On May 11, 2011, House Bill 972 was signed into law. The legislation authorized the Department of Housing and Community Development to adopt the International Green Construction Code (IgCC) and permits local jurisdictions to adopt and make local amendments to the IgCC.
Effective March 1, 2012, Maryland became the first state to adopt the IgCC for both public and private construction as a voluntary compliance alternative.
The IgCC is a construction code promulgated by the International Code Council (ICC), the non-profit, non-governmental organization that develops comprehensive national model construction codes. The U.S. Building Council’s more-recognized LEED certification program are voluntary guidelines that only apply to cutting-edge green building design, while the IgCC is a more inclusive code applicable to all buildings.
The IgCC helps establish baseline environmental regulations for new and preexisting buildings. It contains concepts not covered in prior building codes – like site selection and development, building owner education, and construction waste requirements – and it raises the standards for energy and water efficiency above other ICC codes. In order to meet the IgCC’s criteria, a builder must qualify for the code’s baseline benchmarks for all facets of construction and building design.
The code’s stated goal is to improve the long-term performance and safety of commercial and high-rise residential buildings. The regulations are designed not to replace existing rules, but as an overlay code intended to advance already-existing codes. Currently, local Maryland jurisdictions have the freedom to incorporate the IgCC as a supplement to the Maryland Building Performance Standards. The code applies to all commercial buildings and residential properties more than three stories high.
Since the law only became effective in March, local jurisdictions have yet to adopt the IgCC. However, Maryland has a substantial history of progressive green building laws and it is expected the IgCC will see substantial adoption within the state. The first LEED Platinum building in America was certified in Maryland: the Chesapeake Bay Foundation’s Annapolis headquarters. Fourteen local governments have previously enacted LEED-based green programs; moreover, another ICC environmental code, the International Energy Conservation Code, became part of the Maryland Building Performance Standards in 2006 and applies throughout the state.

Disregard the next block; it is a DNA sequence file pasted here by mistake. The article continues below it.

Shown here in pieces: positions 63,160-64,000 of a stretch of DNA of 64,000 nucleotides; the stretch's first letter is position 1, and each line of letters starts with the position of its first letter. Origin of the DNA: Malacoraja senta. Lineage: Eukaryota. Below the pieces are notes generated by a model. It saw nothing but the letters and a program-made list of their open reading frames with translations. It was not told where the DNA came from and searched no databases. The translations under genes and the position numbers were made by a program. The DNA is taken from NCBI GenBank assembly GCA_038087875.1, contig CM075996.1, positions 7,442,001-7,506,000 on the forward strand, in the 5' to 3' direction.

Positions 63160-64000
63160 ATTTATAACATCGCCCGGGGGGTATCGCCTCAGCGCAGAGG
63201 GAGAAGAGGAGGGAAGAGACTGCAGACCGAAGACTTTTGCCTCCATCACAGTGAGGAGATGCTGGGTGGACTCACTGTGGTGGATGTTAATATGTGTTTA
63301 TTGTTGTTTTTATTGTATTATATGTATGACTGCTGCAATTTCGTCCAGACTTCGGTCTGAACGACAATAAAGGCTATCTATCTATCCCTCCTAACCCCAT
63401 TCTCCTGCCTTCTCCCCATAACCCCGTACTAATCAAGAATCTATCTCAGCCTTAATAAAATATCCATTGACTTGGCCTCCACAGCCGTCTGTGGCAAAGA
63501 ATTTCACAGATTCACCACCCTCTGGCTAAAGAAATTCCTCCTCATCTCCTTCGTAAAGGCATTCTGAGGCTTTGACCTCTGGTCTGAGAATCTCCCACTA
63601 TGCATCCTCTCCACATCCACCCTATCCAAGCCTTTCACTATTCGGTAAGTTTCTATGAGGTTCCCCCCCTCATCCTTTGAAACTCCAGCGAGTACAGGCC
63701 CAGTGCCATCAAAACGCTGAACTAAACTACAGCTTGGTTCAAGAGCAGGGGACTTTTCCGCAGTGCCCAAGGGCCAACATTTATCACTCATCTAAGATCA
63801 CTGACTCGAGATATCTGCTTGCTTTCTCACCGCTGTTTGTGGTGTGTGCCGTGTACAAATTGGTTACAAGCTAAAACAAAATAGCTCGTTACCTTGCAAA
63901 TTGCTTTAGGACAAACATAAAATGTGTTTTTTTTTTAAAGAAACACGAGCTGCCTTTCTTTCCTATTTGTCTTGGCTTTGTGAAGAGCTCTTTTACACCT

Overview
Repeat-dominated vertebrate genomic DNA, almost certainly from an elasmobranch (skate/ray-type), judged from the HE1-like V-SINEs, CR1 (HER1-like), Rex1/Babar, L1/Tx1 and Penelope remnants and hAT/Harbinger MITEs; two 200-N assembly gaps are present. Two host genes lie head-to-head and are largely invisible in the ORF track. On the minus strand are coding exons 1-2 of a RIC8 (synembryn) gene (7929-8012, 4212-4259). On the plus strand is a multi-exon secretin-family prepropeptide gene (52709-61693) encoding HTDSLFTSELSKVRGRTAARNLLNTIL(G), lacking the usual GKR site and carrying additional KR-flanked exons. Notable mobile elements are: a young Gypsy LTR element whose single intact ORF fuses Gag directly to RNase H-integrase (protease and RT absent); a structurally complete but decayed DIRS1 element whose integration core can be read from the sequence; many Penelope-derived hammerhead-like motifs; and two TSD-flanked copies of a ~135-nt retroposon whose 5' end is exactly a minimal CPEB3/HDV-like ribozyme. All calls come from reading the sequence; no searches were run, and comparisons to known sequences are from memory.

Because the IgCC has not yet been adopted by local jurisdictions, lawyers and construction industry professionals may currently interface with county building officials as they review the IgCC and develop amendments for local implementation. The IgCC contains a plethora of regulations that have the possibility to greatly affect building projects should they become more than a voluntary requirement. The rate of divergence of construction waste into landfills, total energy and water efficiency of buildings, in-depth occupancy commissioning, education of building owners and maintenance employees, and the requirement of additional so-called “electives” that further increase a building’s environmental efficiency are just some of the stipulations.
The IgCC contains many provisions that could impact general contractors and subcontractors’ project planning. Some regulations of the IgCC in its current version 2.0 include:
- Energy consumption must be collected for the entire building and for each individual tenant.
- Tenants have the right to access all energy data collected for their space.
- Minimum 25 or 60-year design service life of buildings.
- Building and building site improvements banned in floodplains, whereas the ICC’s International Building Code was more lenient.
- Energy Star labeling or compliance on clothes washers, ventilating fans, ice makers, and dishwashers.
- Smoking areas must be 25 feet from building entrances, outdoor air intakes, and operable windows.
- Buildings are required to have a data acquisition and management system capable of storing and providing real-time updates of at least three years of data.
- Insulation, air-sealing, HVAC, and window requirements are more stringent than the International Energy Conservation Code.
A new version of the IgCC will be published on or about April 2012, and Maryland will adopt this new version approximately three months after publication. The current version is available for viewing online at the ICC’s website (www.iccsafe.org). The ICC will publish a supplemental book, Green Building: A Professional’s Guide to Concepts, Codes and Innovation, concerning the 2012 IgCC. There will be chapters on “Site Development”, “Water Efficiency”, “Building Commissioning, Operation, and Maintenance”, “A Look into the Future”, and “Sustainability and Material Resources.”
William J. Atkinson is a law clerk at Whittaker & Associates, P.C., based in Rockville, Maryland.